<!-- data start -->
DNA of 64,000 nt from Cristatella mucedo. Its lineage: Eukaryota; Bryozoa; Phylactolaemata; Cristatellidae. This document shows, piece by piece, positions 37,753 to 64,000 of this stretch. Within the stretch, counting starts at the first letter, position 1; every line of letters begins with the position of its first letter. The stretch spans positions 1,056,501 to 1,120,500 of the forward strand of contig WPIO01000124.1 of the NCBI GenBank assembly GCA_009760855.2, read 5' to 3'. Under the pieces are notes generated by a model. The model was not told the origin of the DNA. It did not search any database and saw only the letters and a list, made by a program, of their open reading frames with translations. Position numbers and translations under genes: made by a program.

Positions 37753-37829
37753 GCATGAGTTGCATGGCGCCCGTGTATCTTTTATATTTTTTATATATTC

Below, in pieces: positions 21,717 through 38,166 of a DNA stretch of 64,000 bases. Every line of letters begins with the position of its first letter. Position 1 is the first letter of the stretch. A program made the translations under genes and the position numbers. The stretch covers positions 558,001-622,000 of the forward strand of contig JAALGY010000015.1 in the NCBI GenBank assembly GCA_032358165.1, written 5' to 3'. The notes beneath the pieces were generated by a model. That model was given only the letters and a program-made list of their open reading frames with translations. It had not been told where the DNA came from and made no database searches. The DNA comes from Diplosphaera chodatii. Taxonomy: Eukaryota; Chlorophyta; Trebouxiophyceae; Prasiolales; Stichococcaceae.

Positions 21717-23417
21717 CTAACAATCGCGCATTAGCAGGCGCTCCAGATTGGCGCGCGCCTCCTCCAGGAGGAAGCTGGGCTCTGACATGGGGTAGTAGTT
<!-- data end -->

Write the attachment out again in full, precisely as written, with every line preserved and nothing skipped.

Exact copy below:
DNA of 64,000 nt from Cristatella mucedo. Its lineage: Eukaryota; Bryozoa; Phylactolaemata; Cristatellidae. This document shows, piece by piece, positions 37,753 to 64,000 of this stretch. Within the stretch, counting starts at the first letter, position 1; every line of letters begins with the position of its first letter. The stretch spans positions 1,056,501 to 1,120,500 of the forward strand of contig WPIO01000124.1 of the NCBI GenBank assembly GCA_009760855.2, read 5' to 3'. Under the pieces are notes generated by a model. The model was not told the origin of the DNA. It did not search any database and saw only the letters and a list, made by a program, of their open reading frames with translations. Position numbers and translations under genes: made by a program.

Positions 37753-37829
37753 GCATGAGTTGCATGGCGCCCGTGTATCTTTTATATTTTTTATATATTC

Below, in pieces: positions 21,717 through 38,166 of a DNA stretch of 64,000 bases. Every line of letters begins with the position of its first letter. Position 1 is the first letter of the stretch. A program made the translations under genes and the position numbers. The stretch covers positions 558,001-622,000 of the forward strand of contig JAALGY010000015.1 in the NCBI GenBank assembly GCA_032358165.1, written 5' to 3'. The notes beneath the pieces were generated by a model. That model was given only the letters and a program-made list of their open reading frames with translations. It had not been told where the DNA came from and made no database searches. The DNA comes from Diplosphaera chodatii. Taxonomy: Eukaryota; Chlorophyta; Trebouxiophyceae; Prasiolales; Stichococcaceae.

Positions 21717-23417
21717 CTAACAATCGCGCATTAGCAGGCGCTCCAGATTGGCGCGCGCCTCCTCCAGGAGGAAGCTGGGCTCTGACATGGGGTAGTAGTT